"Because it is my name! Because I cannot have another in my life! Because I lie and sign myself to lies! Because I am not worth the dust on the feet of them that hang! How may I live without my name? I have given you my soul; leave me my name!" (John Proctor, The Crucible)
On one Friday evening at Manchester's Royal Exchange Theatre, each member of the 600-strong audience witnessing Caroline Steinbeis' reworking of Arthur Miller's 1953 classic, hung to these poignant words, amidst an array of theatrics that contributed to the three-hour epic.
In its literal sense a tale inspired by the accusations involved in the Salem witch trials of 1960, Miller originally crafted The Crucible in such a way that his contemporaries could see it serve as an allegory of McCarthyism, more obliquely referencing the blacklisting by the U.S. government of accused communists. Whilst there was nothing to explicitly suggest this link in the framework of the play itself, they were so clear that even apologists for McCarthyism could see them. Right-wing critic Robert Warshaw questioned after seeing The Crucible's premiere production, "How can Mr. Miller be held responsible for what comes into my head while I watch his play?" This suggests that Warshaw and his familiars looked to find Miller guilty of igniting seditious ideals within them, however due to the lack of substantial literary reference he could not be held accountable. Aptly, just three years after the publication of the play, Miller had ingeniously escaped conviction of contempt of Congress for refusing to identify others present at meetings he had attended. This parallel was coincidentally conveyed in the Royal Exchange Theatre itself, a renovation of a former marketplace for the trading of cotton and textiles in the 18th, 19th and early 20th centuries with a classical style of architecture; however the actual stage and seating itself in an incredibly modern looking 'module' in the centre. It in this way suitably referenced both Miller's contemporary and historical conceptual interpretations.
Although both referenced interpretations are still of some interest in today's culture, it could not go unnoticed as to how similar ideals resonated in the forefront of current affairs closer to home. The way in which authoritative figures in the play are quick to dismiss and convict those who dare to stray from widespread puritanical views has been seen in admittedly a much lesser form upon the rise of Jeremy Corbyn into Labour Leadership. His ideals so 'un-New Labour', disagreeing members of the party have displayed an unseemly hysteria, many members of importance resigning due to indifference. This has recently been seen in Lord Anthony Grabiner relinquishing his position due to having "nothing in common" with Corbyn's socialist policies. However, in the defence of Mr Corbyn, this retraction could feasibly seen as an endorsement due to Grabiner's association with Rupert Murdoch's News International and Goldman Sachs. More poignantly however, Miller's themes displayed in The Crucible have a closer parallel with the increasingly incorrect stereotyping of those of Muslim faith. For example, British-born Muslims too often find themselves labelled as terrorists by association as an out-of-proportion stretch derived from extremist groups abiding to the belief. Worryingly so, mainstream political discourse has connoted the term immigrant with such negative associations, despite the fact that our very society is defined by immigration; the influence of Romans and Saxons to name but two.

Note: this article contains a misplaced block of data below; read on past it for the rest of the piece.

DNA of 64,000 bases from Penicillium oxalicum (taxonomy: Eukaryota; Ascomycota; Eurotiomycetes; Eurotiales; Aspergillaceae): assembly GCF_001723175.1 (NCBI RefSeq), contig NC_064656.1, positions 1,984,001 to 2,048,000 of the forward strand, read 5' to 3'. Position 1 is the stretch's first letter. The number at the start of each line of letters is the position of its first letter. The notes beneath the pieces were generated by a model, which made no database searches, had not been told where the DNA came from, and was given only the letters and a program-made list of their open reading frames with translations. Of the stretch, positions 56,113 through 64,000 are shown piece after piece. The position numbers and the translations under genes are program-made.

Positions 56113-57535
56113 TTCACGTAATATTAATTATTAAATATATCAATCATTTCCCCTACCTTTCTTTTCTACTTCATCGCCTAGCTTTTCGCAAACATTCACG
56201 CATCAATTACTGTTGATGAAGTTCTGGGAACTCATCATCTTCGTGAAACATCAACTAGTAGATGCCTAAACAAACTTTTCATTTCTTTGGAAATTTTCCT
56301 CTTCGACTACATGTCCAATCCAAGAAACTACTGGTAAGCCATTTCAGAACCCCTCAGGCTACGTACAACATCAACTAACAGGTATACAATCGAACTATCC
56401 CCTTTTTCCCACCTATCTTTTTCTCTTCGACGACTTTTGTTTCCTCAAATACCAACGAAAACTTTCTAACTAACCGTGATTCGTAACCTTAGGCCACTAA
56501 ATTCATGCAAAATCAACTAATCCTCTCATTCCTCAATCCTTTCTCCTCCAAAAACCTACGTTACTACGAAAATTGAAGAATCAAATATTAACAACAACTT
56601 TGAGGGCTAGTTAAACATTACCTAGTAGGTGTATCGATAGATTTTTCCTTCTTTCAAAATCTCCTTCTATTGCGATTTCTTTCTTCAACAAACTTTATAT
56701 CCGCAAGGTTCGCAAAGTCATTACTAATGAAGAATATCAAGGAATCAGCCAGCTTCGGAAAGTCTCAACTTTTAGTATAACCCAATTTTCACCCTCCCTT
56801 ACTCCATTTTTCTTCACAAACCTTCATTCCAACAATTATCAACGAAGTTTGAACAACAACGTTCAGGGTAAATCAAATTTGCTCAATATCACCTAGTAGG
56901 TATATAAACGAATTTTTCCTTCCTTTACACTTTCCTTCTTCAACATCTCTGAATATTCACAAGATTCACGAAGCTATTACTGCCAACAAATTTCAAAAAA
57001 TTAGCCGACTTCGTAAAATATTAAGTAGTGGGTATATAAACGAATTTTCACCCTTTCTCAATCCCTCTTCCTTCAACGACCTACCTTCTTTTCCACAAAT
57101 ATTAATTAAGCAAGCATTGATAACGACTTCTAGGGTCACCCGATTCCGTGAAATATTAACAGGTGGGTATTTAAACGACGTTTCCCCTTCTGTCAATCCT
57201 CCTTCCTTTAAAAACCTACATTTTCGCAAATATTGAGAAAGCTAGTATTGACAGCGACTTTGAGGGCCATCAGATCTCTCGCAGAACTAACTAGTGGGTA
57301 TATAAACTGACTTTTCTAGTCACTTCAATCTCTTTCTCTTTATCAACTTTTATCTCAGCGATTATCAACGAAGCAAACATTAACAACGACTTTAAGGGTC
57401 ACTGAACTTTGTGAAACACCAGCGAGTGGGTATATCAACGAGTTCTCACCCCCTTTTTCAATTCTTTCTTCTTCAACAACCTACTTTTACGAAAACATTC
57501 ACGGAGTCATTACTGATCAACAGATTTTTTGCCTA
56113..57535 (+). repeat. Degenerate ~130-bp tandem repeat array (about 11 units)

It could be interpreted that director Steinbeis paid reference to these modern issues of marginalisation through costume choice; half the cast clothed in garments contemporary to the Salem Witch Hunts and the other in outfits that wouldn't seem out of place in today's society. Whilst a distracting directorial choice at times (Reverend John Hale's entrance misinterpreted as a late audience member!), coming away from the production it begs audience members to dwell upon just how similar situations are very much held in the public eye.
So as to come to a conclusion of sorts, this performance of perhaps Miller's most controversial piece certainly begged many a question, which could be summarised into Reverend Hale's rhetoric, "Is every defence an attack upon the court?" The powerful dramatics played a crucial role in elevating these concepts, most prominently that of Rachel Redford's manifestation of Abigail Williams (unmistakably influenced by Winona Ryder's interpretation of the character in the 1996 cinematic adaptation), and arguably more so in Jonjo O'Neill's portrayal of John Proctor, captivating all with his emotive pleas. This, and the culminating theoretical flooding of the stage made for a production that could not be described as something other than enrapturing, and if it's run at the Royal Exchange were not to have come to an end the day after I had the pleasure of seeing it, nor were it a five hour trek up North, I would unhesitatingly recommend it.